With respect to the fifth statement, there is no question that defendant was in custody when it was made, as Marchlones testified that he placed defendant under arrest just before taking this statement. The fourth statement, however, was made just before defendant was arrested. Accordingly, we must examine the totality of the circumstances surrounding defendant's detention in order to determine if he was “deprived of his freedom of action in a meaningful way․ The key question is whether the defendant could reasonably believe he was not free to leave.” Blackburn, supra at 518, 354 N.W.2d 807. Accord People v. Williams, 171 Mich.App. 234, 237, 429 N.W.2d 649 (1988).
After reviewing the record, we conclude that defendant could have reasonably believed he was in custody when he made his fourth statement. The statement was taken from defendant at the Southfield police station. The statement was made at approximately 10:30 p.m., after defendant had undergone interrogation for approximately eight hours. See United States v. McKinney, 88 F.3d 551, 554 (C.A.8, 1996) (noting that the length of the interrogation and the site of the interrogation are two factors to be considered when evaluating whether a detention was custodial). Further, the character of the interrogation can best be described as accusatory. See Deans v. Hetzel, 15 F Supp 2d 1067, 1071 (D.Kan., 1998). Defendant was repeatedly told that his version of the shooting was untrue and not in accord with the known facts. He was also told by the polygraph examiner that the examination indicated that he had been lying. See LaFave & Israel, Criminal Procedure (2d ed.), § 6.6(f), p. 323 (“And surely a reasonable person would conclude he was in custody if the interrogation is close and persistent, involving leading questions and the discounting of the suspect's denials of involvement.”).
We believe a reasonable person in defendant's place would also have understood by the time the polygraph examination was administered that he was being interrogated as a suspect, not as a witness. As the United States Supreme Court observed in Stansbury v. California, 511 U.S. 318, 325, 114 S.Ct. 1526, 128 L.Ed.2d 293 (1994):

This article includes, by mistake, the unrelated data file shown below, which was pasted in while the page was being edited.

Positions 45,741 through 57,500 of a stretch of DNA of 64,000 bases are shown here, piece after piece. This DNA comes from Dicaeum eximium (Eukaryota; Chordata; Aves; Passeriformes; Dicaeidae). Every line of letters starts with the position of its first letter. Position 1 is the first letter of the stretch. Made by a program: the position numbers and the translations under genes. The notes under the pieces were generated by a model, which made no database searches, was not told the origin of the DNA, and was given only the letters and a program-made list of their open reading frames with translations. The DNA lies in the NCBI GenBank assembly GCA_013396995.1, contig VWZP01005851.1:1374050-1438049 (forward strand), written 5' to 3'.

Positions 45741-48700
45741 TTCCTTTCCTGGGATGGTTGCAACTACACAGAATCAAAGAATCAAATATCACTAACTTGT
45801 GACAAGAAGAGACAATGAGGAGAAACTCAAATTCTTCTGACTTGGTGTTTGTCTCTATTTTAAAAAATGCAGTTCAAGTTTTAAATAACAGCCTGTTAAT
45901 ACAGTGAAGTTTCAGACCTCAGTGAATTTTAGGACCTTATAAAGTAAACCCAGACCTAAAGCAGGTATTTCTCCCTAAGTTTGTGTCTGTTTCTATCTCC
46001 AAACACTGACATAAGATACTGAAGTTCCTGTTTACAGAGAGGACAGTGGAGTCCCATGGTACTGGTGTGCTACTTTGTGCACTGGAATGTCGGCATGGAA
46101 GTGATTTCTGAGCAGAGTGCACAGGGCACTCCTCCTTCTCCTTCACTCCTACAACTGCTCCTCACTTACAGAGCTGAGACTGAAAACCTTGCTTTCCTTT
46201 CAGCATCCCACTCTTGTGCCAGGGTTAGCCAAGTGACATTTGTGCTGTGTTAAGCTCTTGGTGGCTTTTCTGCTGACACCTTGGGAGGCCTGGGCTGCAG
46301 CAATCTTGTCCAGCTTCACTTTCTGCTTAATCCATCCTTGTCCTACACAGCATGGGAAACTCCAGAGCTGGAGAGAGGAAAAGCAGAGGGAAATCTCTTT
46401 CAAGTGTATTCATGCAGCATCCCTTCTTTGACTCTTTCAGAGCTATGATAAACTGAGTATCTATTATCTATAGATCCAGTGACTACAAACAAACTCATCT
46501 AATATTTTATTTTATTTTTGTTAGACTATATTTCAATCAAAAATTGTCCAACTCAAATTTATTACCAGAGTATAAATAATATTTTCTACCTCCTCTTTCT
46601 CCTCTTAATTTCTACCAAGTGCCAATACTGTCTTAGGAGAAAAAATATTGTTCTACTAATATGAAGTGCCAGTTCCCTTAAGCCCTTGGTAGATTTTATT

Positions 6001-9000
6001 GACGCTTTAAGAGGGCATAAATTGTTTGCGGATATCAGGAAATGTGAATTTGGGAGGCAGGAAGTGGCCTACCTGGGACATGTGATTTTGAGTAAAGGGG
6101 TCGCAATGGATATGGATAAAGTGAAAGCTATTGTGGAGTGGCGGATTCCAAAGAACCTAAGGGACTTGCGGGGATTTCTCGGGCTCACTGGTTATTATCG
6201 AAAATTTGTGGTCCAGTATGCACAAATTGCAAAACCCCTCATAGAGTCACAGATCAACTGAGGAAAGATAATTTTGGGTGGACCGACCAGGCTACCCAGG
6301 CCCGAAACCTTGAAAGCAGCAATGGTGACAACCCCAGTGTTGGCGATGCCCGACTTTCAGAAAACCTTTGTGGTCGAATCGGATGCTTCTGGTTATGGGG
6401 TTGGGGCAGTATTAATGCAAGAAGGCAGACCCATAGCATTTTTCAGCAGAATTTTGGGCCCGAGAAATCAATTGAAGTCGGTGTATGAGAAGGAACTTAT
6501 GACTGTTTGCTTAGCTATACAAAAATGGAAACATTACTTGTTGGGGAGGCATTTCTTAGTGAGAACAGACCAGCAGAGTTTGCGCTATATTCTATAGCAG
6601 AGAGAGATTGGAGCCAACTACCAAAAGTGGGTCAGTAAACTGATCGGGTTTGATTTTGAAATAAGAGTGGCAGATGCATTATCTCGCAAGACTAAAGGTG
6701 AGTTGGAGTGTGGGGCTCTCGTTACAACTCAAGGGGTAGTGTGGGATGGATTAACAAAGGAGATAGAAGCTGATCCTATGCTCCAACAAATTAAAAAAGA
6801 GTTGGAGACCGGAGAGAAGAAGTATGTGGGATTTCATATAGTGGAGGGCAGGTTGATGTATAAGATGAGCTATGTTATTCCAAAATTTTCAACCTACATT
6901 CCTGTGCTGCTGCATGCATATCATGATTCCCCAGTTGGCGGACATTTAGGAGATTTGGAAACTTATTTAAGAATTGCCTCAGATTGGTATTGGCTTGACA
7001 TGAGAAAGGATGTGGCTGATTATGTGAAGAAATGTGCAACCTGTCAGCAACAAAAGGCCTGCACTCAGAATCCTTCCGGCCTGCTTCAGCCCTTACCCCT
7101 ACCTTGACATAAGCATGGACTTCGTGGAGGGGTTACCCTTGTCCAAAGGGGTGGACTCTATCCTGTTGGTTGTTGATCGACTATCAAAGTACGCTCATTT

[A]n officer's views concerning the nature of an interrogation, or beliefs concerning the potential culpability of the individual being questioned, may be among many factors that bear upon the assessment whether that individual was in custody, but only if the officer's views or beliefs were somehow manifested to the individual under interrogation and would have affected how a reasonable person in that position would perceive his or her freedom to leave.
Defendant had just been questioned about the shooting while hooked up to a polygraph machine. He was at the second police station he had been in that night, in an area not open to the public. He had been told that the polygraph examination showed that he had lied when denying culpability in the killing. We believe that a reasonable person in the same circumstances would understand both that he was the suspect of the investigation and that his freedom to leave was severely restricted.3
We also note that defendant had been held incommunicado up to the time he made his final two statements. His request to telephone his father had been denied, and both his father and his attorney had been denied access to him. Along with the other factors just examined, we believe these circumstances would convey to a reasonable person the notion that the interrogation was entirely under the control of the police. See McKinney, supra at 554 (observing that “whether the atmosphere of questioning was police dominated” is relevant to the determination if a suspect is in custody); Hetzel, supra at 1071. Finally, we believe that defendant's arrest following the questioning also weighs in favor of finding that he was in custody when the fourth statement was made. McKinney, supra at 554.